What do I do when I'm depressed/upset/nervous/frantic? When I can, I bake. I figured, after seeing the damage to my car (and calling up my insurance company and the police), that it was time to bake, so I made up a batch of rye muffins. The picture is awful and blurry, but you get the idea.
The recipe I used is from Muffin Recipes: Veggie-Fruit-Nut by Darlene Funkhouser. I got it at an arts and crafts sale, and I absolutely love it. Even I, who am less than wonderful in the kitchen, can make delicious things using this cookbook. What's even better, considering my apparently accident-prone nature and my tiny little paychecks, is that most of these muffins are really cheap to make. In order to try out a new recipe I, at most, have to buy one or two new ingredients. For instance, to make these rye muffins, I had to buy some rye flour and caraway seeds. Since I plan on making more than just one batch, the cost really isn't so bad.
So far, I've made sausage muffins, sausage and cheese muffins, and french toast muffins (they taste like donuts). They've all turned out wonderfully. I hope to make chocolate muffins sometime this week.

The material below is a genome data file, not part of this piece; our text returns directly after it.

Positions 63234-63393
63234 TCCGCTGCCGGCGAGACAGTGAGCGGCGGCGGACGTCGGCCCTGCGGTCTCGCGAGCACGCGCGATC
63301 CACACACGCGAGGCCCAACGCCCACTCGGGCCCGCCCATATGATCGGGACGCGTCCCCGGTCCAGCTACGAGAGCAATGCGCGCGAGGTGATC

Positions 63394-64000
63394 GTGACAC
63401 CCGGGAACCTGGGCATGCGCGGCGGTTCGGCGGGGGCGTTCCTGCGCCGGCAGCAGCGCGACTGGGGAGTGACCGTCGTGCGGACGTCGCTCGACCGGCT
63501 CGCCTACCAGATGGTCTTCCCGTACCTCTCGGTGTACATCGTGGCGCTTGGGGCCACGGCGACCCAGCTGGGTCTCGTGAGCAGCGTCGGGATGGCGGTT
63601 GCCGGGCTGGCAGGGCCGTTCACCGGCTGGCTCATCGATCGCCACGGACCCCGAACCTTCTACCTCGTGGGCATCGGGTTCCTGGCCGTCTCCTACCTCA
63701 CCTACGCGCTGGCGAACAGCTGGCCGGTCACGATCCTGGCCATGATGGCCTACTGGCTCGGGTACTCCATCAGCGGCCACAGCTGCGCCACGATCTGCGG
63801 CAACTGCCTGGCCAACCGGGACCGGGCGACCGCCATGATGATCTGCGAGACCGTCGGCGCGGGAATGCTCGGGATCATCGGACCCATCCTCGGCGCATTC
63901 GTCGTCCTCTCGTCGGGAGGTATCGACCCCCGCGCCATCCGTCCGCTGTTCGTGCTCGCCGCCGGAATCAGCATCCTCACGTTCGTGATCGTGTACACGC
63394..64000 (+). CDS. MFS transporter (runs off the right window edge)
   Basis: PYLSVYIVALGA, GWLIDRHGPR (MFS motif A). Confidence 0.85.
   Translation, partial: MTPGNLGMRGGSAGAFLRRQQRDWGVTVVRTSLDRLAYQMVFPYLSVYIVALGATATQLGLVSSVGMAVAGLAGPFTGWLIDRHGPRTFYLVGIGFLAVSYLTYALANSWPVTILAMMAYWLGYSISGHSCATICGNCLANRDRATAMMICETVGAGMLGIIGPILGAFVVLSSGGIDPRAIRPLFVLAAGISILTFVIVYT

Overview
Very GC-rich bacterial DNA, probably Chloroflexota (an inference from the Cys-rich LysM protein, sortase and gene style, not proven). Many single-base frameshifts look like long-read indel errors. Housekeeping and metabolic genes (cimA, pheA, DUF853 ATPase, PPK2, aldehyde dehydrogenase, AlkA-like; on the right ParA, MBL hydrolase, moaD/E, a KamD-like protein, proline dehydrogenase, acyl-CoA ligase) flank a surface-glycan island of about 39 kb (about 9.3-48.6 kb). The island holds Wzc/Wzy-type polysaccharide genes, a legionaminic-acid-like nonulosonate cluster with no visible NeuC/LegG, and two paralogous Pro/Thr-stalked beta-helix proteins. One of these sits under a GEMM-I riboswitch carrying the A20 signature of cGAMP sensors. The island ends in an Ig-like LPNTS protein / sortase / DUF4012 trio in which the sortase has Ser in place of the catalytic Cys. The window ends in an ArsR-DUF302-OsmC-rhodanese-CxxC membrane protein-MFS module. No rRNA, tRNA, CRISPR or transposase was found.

If I were more knowledgeable about recipe books and cookbooks, I'd make some kind of book list for them. However, at this point all I can do is list the ones that I've been able to get the most use out of:
- Muffin Recipes: Veggie-Fruit-Nut (ISBN 978-1-57166-167-8) - As I've already said, I love this book. I don't imagine I'll be trying out all the recipes (Blueberry Pineapple? Ick.), but this book is still more than worth the $6.00 I spent on it.
- Clueless in the Kitchen: A Cookbook for Teens by Evelyn Raab - My very first regularly-used cookbook. This book gave me the courage to try new things in the kitchen. Actually, it gave me the courage to even just use the kitchen, since it works off of the assumption that the reader knows nothing about preparing food. I've only failed with a couple of the recipes. The quiche recipe alone makes me love this book - I just wish it had been possible to get a hardcover copy.
- Jell-O/Cool Whip Recipe Cards - Don't laugh, I know this shouldn't really count. Most of the "recipes" basically involve adding Cool Whip to Jell-O pudding, with maybe a few things added (like hot fudge chocolate) to increase the yumminess. I don't really care - with my limited skills, anything that doesn't involve buying something completely prepared from the store counts as cooking/baking/etc. So far, the Chocolate Dream Pudding Pie has been a hit at all the parties I've taken it to.